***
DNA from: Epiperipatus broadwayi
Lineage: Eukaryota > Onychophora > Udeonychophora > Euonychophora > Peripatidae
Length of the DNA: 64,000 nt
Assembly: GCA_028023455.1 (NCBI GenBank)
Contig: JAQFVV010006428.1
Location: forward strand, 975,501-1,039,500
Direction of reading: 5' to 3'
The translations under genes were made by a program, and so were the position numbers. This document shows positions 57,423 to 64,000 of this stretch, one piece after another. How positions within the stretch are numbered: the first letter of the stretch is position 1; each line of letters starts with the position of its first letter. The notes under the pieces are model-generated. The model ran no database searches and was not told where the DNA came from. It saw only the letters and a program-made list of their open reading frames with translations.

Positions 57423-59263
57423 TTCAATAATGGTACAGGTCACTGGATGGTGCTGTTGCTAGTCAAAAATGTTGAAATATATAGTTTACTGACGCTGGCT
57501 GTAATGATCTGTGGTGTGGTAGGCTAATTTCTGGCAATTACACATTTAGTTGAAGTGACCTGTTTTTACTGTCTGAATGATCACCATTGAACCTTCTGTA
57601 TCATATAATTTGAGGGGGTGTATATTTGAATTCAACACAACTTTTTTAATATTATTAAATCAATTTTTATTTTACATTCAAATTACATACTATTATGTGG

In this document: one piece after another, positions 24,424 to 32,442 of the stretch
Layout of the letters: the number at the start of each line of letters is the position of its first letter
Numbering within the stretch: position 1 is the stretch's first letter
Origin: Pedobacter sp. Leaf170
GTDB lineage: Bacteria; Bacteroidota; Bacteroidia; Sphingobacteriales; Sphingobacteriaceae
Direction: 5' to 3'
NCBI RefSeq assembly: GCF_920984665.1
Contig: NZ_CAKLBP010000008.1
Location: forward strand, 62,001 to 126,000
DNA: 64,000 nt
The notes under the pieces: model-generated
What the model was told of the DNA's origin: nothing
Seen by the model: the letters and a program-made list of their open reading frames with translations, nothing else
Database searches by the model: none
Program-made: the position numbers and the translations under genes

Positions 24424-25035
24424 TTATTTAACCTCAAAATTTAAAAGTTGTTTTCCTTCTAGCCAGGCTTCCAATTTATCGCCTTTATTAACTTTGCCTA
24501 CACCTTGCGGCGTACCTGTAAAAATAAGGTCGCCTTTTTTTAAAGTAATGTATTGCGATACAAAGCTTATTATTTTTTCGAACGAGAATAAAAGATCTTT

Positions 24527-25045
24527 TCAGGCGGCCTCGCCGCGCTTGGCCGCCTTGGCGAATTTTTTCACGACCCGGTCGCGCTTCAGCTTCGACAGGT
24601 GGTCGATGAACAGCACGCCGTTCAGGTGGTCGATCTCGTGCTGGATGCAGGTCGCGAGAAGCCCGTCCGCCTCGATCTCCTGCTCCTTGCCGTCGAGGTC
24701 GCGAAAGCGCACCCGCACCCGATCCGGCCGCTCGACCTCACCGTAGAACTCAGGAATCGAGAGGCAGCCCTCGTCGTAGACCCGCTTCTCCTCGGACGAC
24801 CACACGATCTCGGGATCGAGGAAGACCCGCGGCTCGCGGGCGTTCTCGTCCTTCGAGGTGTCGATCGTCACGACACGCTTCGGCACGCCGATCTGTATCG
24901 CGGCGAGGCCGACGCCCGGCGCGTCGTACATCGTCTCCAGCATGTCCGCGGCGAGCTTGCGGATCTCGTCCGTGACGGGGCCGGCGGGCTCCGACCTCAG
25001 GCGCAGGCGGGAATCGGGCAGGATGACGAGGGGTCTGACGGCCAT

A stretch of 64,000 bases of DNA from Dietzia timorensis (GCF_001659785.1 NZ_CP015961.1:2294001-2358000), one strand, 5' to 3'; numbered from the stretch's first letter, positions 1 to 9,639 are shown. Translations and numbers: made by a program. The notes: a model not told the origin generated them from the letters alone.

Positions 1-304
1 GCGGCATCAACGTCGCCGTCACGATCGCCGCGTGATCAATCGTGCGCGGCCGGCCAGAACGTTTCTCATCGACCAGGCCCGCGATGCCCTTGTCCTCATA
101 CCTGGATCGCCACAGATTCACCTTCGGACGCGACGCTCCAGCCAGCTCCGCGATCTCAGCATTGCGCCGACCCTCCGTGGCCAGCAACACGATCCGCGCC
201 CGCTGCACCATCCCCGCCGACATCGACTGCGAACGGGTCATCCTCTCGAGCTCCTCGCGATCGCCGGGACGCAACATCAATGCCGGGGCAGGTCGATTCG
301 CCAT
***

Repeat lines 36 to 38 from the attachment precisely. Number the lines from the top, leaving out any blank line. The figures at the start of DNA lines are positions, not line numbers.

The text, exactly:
24901 CGGCGAGGCCGACGCCCGGCGCGTCGTACATCGTCTCCAGCATGTCCGCGGCGAGCTTGCGGATCTCGTCCGTGACGGGGCCGGCGGGCTCCGACCTCAG
25001 GCGCAGGCGGGAATCGGGCAGGATGACGAGGGGTCTGACGGCCAT

A stretch of 64,000 bases of DNA from Dietzia timorensis (GCF_001659785.1 NZ_CP015961.1:2294001-2358000), one strand, 5' to 3'; numbered from the stretch's first letter, positions 1 to 9,639 are shown. Translations and numbers: made by a program. The notes: a model not told the origin generated them from the letters alone.